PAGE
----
Grassley Schools Boehner On Wind Energy Jobs

Jobs, now that’s an easy one. Someone ought to point Speaker Boehner in the direction of the PTC. In a recent blog post, AWEA noted two examples of wind energy jobs that have been created since the last time the tax credit was renewed, in 2012:

…Vestas now has 800 open positions in Colorado. The company expects to have more than 2,800 employees in the state by the end of the year…Tower maker Nello Corp. is getting approval from a local planning commission to build a new factory in South Bend, Ind. The company expects to hire 600 workers for the plant.

While almost all of the pushback against the tax credit has come from the Republican side of the aisle (what, I’m not supposed to mention that?), the wind industry does have one longtime Republican champion, Iowa Senator Chuck Grassley.

Senator Grassley has introduced amendments to the federal “Bring Jobs Home Act” that would extend the PTC for wind power. Our friends over at The Hill noted that he had this to say:

If the Senate truly wants to create and retain jobs, restoring clean energy tax incentives should be at the top of the list.

Wind Energy Jobs And The US Steel Industry

As noted by The Hill, Senator Grassley will blame Senate Majority Leader Harry Reid (D-NV) if the amendment fails, but we’re going to go out on a limb and predict the survival of the PTC, or some other form of equitable support from us taxpayers.

For one thing, the number of voters with wind energy jobs up and down the supply chain is increasing, and that includes a substantial number of military veterans (support our troops, right?).

That only tells one part of the story. The other part consists of the growing number of US corporations that have benefited, or stand to benefit, from the growth of the domestic wind industry.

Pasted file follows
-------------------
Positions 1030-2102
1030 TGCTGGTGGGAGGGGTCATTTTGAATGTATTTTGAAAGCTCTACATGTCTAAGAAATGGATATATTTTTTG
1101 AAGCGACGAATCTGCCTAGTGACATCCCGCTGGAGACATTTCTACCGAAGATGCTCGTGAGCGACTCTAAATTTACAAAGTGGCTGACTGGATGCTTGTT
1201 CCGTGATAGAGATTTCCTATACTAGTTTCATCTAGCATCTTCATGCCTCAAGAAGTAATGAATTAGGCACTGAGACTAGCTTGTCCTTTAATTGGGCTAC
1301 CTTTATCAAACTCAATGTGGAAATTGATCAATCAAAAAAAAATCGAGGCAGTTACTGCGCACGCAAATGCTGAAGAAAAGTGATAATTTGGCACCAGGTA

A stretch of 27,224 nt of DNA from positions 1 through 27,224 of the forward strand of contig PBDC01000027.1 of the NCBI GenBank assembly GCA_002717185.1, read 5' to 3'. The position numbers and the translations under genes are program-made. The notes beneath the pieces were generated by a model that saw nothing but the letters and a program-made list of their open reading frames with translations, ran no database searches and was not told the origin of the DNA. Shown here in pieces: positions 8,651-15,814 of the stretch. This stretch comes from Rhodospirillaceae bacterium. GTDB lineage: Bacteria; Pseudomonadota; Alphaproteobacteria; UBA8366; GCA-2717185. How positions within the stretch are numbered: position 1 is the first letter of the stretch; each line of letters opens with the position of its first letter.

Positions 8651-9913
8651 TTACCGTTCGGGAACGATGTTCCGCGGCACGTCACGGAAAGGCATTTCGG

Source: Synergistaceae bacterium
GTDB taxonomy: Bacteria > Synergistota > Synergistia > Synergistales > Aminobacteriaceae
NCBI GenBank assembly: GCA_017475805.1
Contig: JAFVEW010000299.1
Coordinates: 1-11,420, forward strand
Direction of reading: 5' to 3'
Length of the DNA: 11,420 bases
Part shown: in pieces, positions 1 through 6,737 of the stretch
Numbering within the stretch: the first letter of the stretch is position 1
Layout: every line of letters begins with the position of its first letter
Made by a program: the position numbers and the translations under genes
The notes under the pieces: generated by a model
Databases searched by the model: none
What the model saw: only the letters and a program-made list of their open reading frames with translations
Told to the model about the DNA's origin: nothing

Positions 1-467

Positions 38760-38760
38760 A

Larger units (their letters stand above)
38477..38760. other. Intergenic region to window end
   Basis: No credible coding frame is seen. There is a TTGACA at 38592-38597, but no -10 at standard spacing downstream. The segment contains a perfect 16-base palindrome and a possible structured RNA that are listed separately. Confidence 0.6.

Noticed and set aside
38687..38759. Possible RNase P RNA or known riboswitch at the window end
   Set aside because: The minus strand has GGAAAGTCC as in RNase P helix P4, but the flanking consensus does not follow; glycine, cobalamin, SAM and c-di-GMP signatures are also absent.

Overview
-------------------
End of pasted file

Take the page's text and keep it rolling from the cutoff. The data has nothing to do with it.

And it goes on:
The domestic steel industry is one example of the growing potential for support at the corporate level. The industry plays a critical role in wind energy, since virtually all wind turbine towers are made of steel (btw concrete is taking a stab at it, we’ll see how that goes).

 

Back in March 2013, John Surma, the Chair and CEO of the United States Steel Corporation, testified at a House hearing on steel production in the US.

The gist of his testimony was that US steel industry jobs were being undermined by a surge in imported steel pipe and tubes, particularly by the oil and gas industry. That dovetails with a complaint over imported steel brought by four wind industry companies in 2011.

With pressure from the steel industry and the wind industry, the Commerce Department took action in 2012 to impose new tariffs on wind turbine towers imported from China and Vietnam.

We’re thinking that the symbiotic relationship between the domestic steel and wind industries will come into play as debate over the PTC heats up all over again.

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Tina specializes in military and corporate sustainability, advanced technology, emerging materials, biofuels, and water and wastewater issues. Views expressed are her own. Follow her on Twitter @TinaMCasey and Spoutible.